After groggily arising to the bright 5:30am sun, today the crew embarked on its second mine tour of the trip. We bussed from Krakow to the village of Olkusz, which has a rich mining heritage, having seen mining activity in the surrounding area since the 16th century. Here, there is a large underground lead-zinc mine called Bolesław, which is owned and operated by ZGH.
Approaching the facility with the early sun burning through the trees, we arrived at the main office, where we were greeted and led into a presentation room. The Superintendent of the mine spoke lots of interesting polish words (which sounded great!), so it was up to Maria to translate the information to us. Normally not a topic of such fun, when the Chief Geologist talked about the surrounding rock structures and stratification “lawyers”, hilarity ensued. Language barriers aside, the presentation was actually quite informative and allowed us to understand the two mining methods (Room & Pillar, Face Mining) before actually going underground.
Time for the underground part of the tour, the exciting part! Suiting up with the required boots, hard hat, prone-to-tearing painter’s suits and ugly vis-vests, we proceeded to file down a beige hallway leading to a bright, cheery, grey, distribution room where we were handed cap-lamps and emergency breathing apparatuses. Our main guide casually pointed out that in the 24 years that he’s worked at the mine they’re never been a fire, so everything should be fine! We still had to lug the metal canisters around though, but they were very light, so no real complaints. In fact, the whole tour was handled smoothly and I was impressed by their level of coordination.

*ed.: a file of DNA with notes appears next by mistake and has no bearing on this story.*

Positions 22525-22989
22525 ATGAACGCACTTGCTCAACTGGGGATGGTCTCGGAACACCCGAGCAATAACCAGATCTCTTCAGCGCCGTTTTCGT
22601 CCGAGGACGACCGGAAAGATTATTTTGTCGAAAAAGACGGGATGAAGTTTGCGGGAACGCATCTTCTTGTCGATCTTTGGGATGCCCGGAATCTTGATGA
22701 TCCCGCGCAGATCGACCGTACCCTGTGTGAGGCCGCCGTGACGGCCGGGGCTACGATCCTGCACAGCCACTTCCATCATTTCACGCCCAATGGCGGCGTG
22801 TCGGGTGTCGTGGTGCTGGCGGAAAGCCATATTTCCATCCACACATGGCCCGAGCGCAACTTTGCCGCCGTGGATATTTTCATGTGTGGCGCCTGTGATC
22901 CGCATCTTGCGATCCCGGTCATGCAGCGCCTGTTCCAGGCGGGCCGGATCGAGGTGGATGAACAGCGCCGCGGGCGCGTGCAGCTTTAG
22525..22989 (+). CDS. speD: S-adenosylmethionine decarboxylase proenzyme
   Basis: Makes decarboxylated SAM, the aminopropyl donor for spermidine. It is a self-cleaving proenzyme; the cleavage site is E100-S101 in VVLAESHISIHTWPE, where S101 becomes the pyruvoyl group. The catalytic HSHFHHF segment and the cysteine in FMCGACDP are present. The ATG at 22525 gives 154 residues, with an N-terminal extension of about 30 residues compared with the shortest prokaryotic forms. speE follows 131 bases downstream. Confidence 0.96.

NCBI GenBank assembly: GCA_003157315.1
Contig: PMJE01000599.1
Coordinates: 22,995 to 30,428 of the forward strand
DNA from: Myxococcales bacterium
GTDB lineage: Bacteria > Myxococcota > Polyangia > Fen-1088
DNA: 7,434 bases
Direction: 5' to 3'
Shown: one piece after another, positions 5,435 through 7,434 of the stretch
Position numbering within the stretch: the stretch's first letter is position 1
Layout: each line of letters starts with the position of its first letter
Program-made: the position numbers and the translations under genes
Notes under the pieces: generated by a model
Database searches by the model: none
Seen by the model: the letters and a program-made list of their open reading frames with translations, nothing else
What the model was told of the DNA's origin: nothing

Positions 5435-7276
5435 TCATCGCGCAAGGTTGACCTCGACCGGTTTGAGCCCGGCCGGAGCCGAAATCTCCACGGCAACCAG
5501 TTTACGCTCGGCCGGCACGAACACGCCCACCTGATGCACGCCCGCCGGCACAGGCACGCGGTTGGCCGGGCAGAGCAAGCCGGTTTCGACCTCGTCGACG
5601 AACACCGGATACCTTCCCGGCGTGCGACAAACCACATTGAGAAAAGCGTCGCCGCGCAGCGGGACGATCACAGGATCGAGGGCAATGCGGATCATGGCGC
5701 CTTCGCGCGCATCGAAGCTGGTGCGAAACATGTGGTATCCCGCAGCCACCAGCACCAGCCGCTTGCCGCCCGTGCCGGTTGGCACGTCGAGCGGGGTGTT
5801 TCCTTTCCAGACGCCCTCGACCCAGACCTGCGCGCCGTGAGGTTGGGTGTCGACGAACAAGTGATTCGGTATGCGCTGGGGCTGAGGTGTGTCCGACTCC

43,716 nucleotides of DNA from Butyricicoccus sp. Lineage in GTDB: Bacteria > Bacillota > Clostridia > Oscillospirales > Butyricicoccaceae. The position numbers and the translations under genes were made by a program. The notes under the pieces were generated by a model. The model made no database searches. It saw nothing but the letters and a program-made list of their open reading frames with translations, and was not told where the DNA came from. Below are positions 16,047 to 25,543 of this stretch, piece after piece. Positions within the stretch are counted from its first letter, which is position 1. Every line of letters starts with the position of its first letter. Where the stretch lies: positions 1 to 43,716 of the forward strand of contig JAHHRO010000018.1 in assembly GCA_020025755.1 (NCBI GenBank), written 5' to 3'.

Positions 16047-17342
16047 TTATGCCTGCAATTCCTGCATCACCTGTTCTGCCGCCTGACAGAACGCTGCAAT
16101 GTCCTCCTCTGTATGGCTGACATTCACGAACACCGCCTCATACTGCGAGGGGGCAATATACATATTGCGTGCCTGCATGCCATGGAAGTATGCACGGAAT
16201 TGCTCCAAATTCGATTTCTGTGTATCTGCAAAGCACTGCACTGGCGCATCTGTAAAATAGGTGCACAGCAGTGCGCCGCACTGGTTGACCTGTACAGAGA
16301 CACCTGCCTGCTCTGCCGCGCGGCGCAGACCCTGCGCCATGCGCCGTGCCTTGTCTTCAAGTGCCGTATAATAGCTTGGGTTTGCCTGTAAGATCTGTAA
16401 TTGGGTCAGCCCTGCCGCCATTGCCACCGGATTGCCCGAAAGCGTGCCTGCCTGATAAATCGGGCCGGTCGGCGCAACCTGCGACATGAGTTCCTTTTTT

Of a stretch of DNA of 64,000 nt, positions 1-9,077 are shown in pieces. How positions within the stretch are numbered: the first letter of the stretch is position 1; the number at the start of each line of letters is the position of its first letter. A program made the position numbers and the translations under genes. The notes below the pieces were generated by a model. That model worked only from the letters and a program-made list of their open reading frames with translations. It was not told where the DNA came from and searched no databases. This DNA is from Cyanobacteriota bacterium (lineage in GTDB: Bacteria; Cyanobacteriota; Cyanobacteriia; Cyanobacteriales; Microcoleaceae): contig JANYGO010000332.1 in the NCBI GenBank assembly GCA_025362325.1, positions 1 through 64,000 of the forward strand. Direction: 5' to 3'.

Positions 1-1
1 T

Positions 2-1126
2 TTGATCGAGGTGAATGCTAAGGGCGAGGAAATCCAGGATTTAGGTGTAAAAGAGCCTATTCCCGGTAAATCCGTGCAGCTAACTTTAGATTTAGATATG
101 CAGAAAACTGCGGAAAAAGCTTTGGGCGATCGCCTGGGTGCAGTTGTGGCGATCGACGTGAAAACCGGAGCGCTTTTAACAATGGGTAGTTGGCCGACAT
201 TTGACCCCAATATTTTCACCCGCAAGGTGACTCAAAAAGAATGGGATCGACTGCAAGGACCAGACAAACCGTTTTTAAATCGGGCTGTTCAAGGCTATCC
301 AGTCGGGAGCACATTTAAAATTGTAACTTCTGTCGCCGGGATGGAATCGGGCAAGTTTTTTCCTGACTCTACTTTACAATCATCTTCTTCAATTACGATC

Vehicle of choice: Land Rover Defender. All 30 of us squished into just two of these beasts as we prepared to enter the mine’s ramp decline. Hurtling down into the dark, we spent about 15 minutes driving down to reach the production levels (mine has operated for a long time). Due to the high grades present in this mine, we could actually see veins of the silver-coloured Galena (PbS) as we inspected a recently blasted area in the “exploitation levels”. After seeing some underground equipment in action, we were showed the mine’s most interesting problem: water. Cascading in this particular area at 260m3/min, water poured out of the walls and, like a river, ran down through the mine. This kind of thing has plagued the surrounding countryside with dramatic reductions in the water table. As a result, they told us the company is responsible for processing and cleaning the water and redistributing it to the villages.
After the underground tour, we posed for a quick picture and left to view the mineral processing facilities. Walking by an imposing headframe, containing the ore-moving skip, we saw large structures containing a jaw crusher, conveyors, preconcentration/crushing facilities, gypsum removal tanks with acid, grinding mills, giant spiral classifiers, flotation tanks, thickeners, and a filter pres. The final lead concentrate produced is sold to another smelter, whereas the zinc concentrate they smelt themselves nearby.
All in all, this was a unique tour that allowed us to experience aspects of eastern flavour shown in the mining and processing here in Poland!
Words and photos by James Sovka and Fraser Foulds